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Young woman experiences the world of politics through our 'Me and My Shadow' scheme

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Young woman experiences the world of politics through our 'Me and My Shadow' scheme

Budding politician Sydney Joyce, recently shadowed Paula Sherriff MP as part of our 'Me and My Shadow' scheme. Paula is the MP for Dewsbury in Yorkshire and the Chair of the All Party Parliamentary Group on Epilepsy.

Me and My Shadow

Our 'Me and My Shadow' scheme aims to build confidence and ambition in women with epilepsy and encourages them to think big.

The scheme provide opportunities for women with epilepsy to shadow women in a range of different careers for a day.

Sydney's epilepsy

Sydney was diagnosed with temporal lobe epilepsy a year and a half ago. Her seizures make her heart stop, so she's had a pacemaker fitted as a result. Her seizures are still not fully under control, but they are less frequent than they used to be.

Shadowing an MP

Sydney says: "I had an incredible day shadowing Paula Sherriff MP whilst she went about her duties."


Sydney Joyce and Paula Sherriff MP

Sydney saw Paula in action as Shadow Minister for Mental Health during Health and Social Care Oral questions; she sat in on a meeting with the Chief Executive of a mental health charity; and she attended an event as part of Children's Hospice Week.

Sydney even got to see Theresa May and her team as they passed her in one of the corridors in the House of Commons.

"Paula and her team were incredibly welcoming. She has a personal link to epilepsy and was obviously genuinely interested in what it's like living with the condition. She asked lots of questions about my personal experience of managing my condition" she continued.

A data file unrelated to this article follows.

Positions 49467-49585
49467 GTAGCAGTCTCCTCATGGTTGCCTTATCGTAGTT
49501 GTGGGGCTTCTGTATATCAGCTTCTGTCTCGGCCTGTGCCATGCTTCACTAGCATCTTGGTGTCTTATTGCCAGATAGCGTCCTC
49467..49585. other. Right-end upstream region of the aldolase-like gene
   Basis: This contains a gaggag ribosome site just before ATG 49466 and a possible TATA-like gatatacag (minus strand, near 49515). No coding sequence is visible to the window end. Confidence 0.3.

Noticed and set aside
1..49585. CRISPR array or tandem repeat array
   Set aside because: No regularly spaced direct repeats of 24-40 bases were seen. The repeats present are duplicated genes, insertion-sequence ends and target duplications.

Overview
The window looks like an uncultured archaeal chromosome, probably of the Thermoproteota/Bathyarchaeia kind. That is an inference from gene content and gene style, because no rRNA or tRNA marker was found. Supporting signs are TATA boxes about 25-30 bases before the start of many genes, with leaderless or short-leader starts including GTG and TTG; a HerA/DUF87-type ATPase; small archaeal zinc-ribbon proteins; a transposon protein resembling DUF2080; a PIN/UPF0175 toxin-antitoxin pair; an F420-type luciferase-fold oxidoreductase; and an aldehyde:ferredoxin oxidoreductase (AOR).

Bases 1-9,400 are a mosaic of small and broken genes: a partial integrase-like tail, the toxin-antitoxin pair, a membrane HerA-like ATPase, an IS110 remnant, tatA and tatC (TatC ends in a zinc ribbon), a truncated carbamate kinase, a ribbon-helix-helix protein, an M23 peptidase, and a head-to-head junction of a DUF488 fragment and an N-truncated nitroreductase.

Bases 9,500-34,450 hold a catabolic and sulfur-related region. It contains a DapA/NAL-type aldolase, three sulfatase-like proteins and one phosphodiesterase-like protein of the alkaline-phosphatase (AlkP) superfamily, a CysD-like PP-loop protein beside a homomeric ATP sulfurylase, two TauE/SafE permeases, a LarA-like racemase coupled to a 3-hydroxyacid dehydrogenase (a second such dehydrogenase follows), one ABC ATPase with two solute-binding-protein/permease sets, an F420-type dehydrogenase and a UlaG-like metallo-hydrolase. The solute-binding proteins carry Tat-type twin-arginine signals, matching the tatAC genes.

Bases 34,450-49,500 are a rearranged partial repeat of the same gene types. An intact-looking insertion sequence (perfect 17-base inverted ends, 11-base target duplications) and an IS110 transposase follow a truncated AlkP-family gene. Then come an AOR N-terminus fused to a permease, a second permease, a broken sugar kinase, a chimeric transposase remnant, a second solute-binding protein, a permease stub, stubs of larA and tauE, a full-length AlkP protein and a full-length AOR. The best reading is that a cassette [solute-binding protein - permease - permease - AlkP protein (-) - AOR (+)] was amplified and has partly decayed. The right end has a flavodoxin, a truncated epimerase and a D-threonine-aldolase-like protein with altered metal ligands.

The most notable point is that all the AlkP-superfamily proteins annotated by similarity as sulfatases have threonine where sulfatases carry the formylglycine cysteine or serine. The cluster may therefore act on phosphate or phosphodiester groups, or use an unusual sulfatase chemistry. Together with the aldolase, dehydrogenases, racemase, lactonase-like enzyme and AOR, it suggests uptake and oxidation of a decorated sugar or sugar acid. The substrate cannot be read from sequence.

Sydney said: "I came away from the day having had lots of fun and built up an incredible step count from walking all over the House of Commons!".

She felt positive and optimistic that people from all different backgrounds, including those with disabilities and conditions, could work in politics.

Reach for the sky

Clare Pelham, Chief Executive at Epilepsy Society, said: "So many times we hear from people with epilepsy how their condition limits their opportunities and, often, their ambitions. But we want women with epilepsy to think big and think bold. We want them to be inspired to reach for the sky and not let their seizures hold them back. We want women to explore the career paths that appeal to them, to get the experience that will help them decide ‘Is this for me? How can I achieve the goals than I want to realise in my life?’

“Achievement can be on so many different levels and can be both big and small. But it all starts with exploring the possibilities, getting a foot in the door, meeting the people who have already journeyed along a path you may be considering. And that is where we are so grateful to our hosts who are welcoming our ‘shadows’ to join them for the day to see what life is really like at the coal front.

“It is amazing to see how the shared experiences benefit both sides; we have got some really positive feedback from all who have taken part. I would like to thank our hosts and our shadows and hope that we will be able to build on this year’s experience by expanding the scheme even further next year".

We wish the best of luck to all of the shadows who have yet to yet to complete their placements.

You can read about the experiences of other 'shadows' here.